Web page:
Mumbai: Dev Anand wasn’t a star. He was a philosophy. The 88-year-old actor, who died of cardiac arrest on December 4, symbolised six decades of Hindi cinema and a spirit that insisted that the show must go on. No matter that the films ceased to seduce or that viewers stopped showing up decades ago. Dev Anand continued to create and despite the mostly substandard quality of his output, he never lost his icon status or the affection of his audience and colleagues.
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Dev Anand’s first acting job was at the Prabhat Film Company, where he was paid 400 rupees per month (less than $8 at today’s exchange rate), of which 35 rupees were deducted as income tax.
In 2007, the director Farah Khan shot an outsized dance number for the title song of her film Om Shanti Om. The film was set against the back drop of Bollywood and every star of every generation worth his or her name – from Salman Khan to Dharmendra to Rekha – agreed to appear in the song. But when Farah called Dev Anand, he refused. He said: “I only play leading men.”
Dev Anand and his brother Vijay Anand spent a sleepless night after the premiere of Guide in 1965. “Nobody called us,” he said in an interview. “Goldie and I kept discussing it. I thought people have not understood the story. But eventually it became a cult film,” Dev Anand said.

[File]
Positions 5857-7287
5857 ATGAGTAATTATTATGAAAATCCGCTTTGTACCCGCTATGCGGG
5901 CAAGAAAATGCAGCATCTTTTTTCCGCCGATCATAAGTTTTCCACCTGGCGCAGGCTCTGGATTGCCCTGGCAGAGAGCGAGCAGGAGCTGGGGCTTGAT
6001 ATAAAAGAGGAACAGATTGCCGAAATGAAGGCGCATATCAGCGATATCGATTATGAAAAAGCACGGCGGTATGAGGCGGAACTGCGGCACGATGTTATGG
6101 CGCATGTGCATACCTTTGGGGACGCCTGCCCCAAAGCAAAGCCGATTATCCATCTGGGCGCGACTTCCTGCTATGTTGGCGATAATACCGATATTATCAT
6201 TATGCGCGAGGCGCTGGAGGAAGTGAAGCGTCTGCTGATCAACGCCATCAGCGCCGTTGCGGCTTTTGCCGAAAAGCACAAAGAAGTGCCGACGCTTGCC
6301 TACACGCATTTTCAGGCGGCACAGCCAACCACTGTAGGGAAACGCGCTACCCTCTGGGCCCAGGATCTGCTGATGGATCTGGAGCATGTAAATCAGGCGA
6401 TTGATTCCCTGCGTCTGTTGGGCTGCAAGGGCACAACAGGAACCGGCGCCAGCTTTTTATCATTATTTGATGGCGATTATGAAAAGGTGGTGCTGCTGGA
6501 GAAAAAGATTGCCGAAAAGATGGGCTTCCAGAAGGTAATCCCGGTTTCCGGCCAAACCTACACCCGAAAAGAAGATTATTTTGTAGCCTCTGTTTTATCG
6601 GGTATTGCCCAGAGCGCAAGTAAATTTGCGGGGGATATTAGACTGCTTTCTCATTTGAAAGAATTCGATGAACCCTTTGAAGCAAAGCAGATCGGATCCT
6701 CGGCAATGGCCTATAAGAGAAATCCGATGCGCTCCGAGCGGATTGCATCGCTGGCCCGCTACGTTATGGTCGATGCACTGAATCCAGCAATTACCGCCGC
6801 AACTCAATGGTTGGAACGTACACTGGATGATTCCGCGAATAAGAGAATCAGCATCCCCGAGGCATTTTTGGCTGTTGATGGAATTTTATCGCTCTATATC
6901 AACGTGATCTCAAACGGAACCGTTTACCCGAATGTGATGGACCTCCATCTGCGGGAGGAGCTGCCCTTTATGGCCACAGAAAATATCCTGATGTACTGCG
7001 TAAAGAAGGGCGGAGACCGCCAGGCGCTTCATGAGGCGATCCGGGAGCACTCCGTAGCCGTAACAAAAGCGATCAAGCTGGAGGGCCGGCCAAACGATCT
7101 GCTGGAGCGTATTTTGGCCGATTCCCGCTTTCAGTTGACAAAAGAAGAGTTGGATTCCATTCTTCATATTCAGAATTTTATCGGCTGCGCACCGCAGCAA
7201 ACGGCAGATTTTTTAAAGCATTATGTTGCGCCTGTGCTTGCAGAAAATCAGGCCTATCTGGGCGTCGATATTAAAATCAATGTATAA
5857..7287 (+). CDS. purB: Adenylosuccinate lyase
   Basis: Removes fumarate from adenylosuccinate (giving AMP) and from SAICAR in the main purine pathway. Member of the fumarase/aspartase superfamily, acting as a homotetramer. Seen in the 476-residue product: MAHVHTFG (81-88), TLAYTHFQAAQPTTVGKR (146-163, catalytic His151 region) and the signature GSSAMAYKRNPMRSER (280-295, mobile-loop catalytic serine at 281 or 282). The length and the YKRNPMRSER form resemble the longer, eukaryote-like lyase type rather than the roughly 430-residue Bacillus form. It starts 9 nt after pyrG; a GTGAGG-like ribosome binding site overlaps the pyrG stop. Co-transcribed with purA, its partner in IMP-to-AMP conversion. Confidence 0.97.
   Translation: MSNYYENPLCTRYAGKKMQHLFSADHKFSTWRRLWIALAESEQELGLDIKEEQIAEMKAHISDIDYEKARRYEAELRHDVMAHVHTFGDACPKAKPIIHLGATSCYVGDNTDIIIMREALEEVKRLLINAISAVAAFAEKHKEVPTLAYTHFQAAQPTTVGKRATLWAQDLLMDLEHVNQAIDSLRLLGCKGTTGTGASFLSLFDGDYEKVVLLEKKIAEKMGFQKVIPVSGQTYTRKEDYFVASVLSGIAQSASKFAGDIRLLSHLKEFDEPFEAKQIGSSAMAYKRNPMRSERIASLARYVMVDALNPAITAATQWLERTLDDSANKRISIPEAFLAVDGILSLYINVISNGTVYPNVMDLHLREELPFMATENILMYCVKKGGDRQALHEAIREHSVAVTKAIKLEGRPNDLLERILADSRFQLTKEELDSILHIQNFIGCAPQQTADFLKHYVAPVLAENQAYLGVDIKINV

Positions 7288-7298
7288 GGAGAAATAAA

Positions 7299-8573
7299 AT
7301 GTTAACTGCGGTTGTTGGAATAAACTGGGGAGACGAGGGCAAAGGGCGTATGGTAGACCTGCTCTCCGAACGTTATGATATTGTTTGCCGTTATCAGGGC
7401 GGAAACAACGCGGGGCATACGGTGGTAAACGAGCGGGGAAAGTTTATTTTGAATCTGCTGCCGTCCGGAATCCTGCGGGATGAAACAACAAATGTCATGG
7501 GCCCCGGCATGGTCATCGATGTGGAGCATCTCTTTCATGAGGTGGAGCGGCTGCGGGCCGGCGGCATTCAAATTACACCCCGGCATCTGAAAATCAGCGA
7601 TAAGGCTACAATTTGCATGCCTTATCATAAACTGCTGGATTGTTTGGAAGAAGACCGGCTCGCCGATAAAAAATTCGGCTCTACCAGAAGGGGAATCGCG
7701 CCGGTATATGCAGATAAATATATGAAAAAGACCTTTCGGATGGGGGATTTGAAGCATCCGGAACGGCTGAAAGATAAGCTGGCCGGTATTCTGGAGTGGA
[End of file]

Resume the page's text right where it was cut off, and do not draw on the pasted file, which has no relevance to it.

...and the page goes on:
Dev Anand and an equally legendary Bollywood filmmaker, Guru Dutt, first met at the Prabhat Film Company in 1946. After they exchanged polite hellos, Dev Anand noticed that Guru Dutt was staring at his shirt. It turned out that the washerman had mixed up their shirts and Dev Anand was wearing Guru Dutt’s shirt. Dev Anand said: “We had a hearty laugh and embraced each other. We were to be friends for all times.”
In an interview with CNN in the mid-1990s, Dev Anand was asked how he felt about constantly being compared to Gregory Peck. He said: “Gregory Peck was Gregory Peck. At this stage, I would rather be Dev Anand.”
The filmmaker Shekhar Kapur, Dev Anand’s nephew, recalls being with his uncle when Ishq Ishq Ishq released in 1974. Over the evening, phone calls from the news media and distributors kept coming. Slowly the jubilation turned somber as it became evident that the film, into which Dev Anand had poured a lot of money, was a flop. Dev Anand excused himself from the room and stayed away for ten minutes. But then, Shekhar said, he returned and exclaimed: “Shekharonios, I just thought of a great plot for my next film.”
When the love story between Dev Anand and the actress widely known as Suraiya was at its peak, Suraiya’s grandmother started monitoring their movements to ensure that the Hindu hero didn’t get too close to her Muslim granddaughter. A scene in Afsar (1950) required him to kiss her on the eyes but grandmother, who was on the set, wouldn’t allow it. In his autobiography, Romancing With Life, Dev Anand writes that she stood on the spot where the scene was to be enacted and wouldn’t budge. Ultimately a member of the crew whisked away the grandmother on a pretext and they quickly shot the scene.
The actor Anupam Kher once asked Dev Anand why he spoke so fast. Dev Anand replied: “Life is too short, Anupam. I don’t have time to speak slowly.”